Gandhi's religion is spirituality

Religion as Mata Amritanandamayi said is the outer shell of the coconut, while spirituality is sweet nectar contained inside. What the Divine Mother meant was that it was not enough to scrape the outer shell but dive deep to taste the sweetness inside.


In a similar vein, Swami Vivekanda said that it was a great blessing to be born into a religion but a great curse to die in one.


What the revered Swami meant was that if religion has not taught man to go beyond religion, that religion has been a waste.


A perusal of the Mahatma’s writings on religion and spirituality clearly point to the fact that to the Mahatma, the term religion was synonymous with spirituality.
In 1921, the Mahatma wrote: "I call myself a Sanatani Hindu, because I believe in the Vedas, the Upanishads, the Puranas, and all that goes by the name of Hindu scripture, and therefore in avataras and rebirth; I believe in the varnashrama dharma in a sense, in my opinion strictly Vedic but not in its presently popular crude sense; I believe in the protection of cow … I do not disbelieve in murti puja."

(Young India: June 10, 1921)
Four years later: "Hinduism as I know it entirely satisfies my soul, fills my whole being … When doubts haunt me, when disappointments stare me in the face, and when I see not one ray of light on the horizon, I turn to the Bhagavad Gita, and find a verse to comfort me; and I immediately begin to smile in the midst of overwhelming sorrow.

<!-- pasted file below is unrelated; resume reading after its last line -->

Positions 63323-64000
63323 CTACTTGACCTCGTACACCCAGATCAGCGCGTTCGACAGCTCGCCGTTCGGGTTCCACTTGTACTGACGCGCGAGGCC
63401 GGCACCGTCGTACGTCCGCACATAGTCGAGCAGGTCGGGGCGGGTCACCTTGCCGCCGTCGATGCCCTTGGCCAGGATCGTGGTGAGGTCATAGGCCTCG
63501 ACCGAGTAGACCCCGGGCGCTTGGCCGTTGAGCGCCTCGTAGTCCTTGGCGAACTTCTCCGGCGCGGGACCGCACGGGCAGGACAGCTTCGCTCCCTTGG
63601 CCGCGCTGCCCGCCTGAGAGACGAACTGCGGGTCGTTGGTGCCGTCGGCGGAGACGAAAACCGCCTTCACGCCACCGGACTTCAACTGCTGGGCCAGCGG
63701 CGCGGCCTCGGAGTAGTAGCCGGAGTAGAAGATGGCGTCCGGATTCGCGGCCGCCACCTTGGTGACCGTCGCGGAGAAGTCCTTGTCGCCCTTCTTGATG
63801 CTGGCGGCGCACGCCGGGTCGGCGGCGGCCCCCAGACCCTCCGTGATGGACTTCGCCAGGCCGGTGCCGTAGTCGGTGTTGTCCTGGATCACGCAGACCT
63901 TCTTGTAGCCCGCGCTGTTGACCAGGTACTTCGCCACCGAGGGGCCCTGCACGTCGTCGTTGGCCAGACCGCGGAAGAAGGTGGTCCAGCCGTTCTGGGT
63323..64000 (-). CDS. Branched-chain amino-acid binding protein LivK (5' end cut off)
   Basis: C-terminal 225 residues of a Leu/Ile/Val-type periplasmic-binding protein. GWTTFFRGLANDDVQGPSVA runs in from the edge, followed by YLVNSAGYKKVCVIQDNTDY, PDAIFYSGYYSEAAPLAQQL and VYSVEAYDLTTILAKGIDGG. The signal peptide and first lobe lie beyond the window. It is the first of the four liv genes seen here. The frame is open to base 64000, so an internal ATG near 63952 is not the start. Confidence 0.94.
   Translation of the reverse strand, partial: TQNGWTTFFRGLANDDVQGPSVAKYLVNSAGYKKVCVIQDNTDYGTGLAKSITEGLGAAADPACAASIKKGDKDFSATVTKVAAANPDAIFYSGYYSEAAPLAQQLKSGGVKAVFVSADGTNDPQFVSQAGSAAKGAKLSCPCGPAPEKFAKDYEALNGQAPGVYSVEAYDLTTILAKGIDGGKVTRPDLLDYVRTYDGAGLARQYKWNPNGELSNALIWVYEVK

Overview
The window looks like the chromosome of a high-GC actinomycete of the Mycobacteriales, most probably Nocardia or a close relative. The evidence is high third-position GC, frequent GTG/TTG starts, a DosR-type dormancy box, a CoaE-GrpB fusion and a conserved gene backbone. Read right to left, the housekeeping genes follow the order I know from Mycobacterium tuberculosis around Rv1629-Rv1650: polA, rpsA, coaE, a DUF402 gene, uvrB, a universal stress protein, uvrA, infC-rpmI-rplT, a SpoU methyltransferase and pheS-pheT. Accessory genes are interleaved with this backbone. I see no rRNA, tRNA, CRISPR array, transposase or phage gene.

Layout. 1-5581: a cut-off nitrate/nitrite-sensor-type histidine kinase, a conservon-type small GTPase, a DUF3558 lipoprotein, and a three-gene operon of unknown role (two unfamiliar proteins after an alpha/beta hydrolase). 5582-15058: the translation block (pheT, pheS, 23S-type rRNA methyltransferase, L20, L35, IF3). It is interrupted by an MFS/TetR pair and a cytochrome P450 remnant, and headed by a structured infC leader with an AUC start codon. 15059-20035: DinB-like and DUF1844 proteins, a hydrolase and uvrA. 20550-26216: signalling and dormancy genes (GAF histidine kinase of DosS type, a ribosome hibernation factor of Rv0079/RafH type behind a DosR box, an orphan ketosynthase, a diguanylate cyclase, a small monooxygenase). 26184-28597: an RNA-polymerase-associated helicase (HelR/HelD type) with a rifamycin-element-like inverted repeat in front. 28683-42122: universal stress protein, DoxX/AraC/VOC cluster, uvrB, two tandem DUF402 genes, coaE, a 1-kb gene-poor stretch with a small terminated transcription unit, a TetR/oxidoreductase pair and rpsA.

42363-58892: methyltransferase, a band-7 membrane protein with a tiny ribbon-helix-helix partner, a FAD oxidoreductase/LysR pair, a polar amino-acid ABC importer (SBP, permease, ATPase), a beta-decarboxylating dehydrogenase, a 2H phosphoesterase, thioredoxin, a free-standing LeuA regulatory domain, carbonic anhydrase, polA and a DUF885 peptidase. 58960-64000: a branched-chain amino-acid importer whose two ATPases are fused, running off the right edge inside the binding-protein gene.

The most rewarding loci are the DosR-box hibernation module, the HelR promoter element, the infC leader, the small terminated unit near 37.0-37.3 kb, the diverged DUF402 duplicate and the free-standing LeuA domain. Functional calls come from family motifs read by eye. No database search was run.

“My life has been full of tragedies and if they have not left any visible and indelible effect on me, I owe it to the teachings of the Bhagavad Gita." (Young India: June 8, 1925)
The other great inspiration was Lord Jesus. In 1937, he wrote: "I regard Jesus as a great teacher of humanity, but I do not regard him as the only begotten son of God. That epithet in its material interpretation is quite unacceptable.


“Metaphorically we are all sons of God, but for each of us there may be different sons of God in a special sense. Thus for me Chaitanya may be the only begotten son of God … God cannot be the exclusive Father and I cannot ascribe exclusive divinity to Jesus." (Harijan: June 3, 1937)


God and truth were not different: "I worship God as truth only. I have not yet found Him, but I am seeking after Him. I am prepared to sacrifice the things dearest to me in pursuit of this quest. Even if the sacrifice demanded my very life, I hope I may be prepared to give it.”

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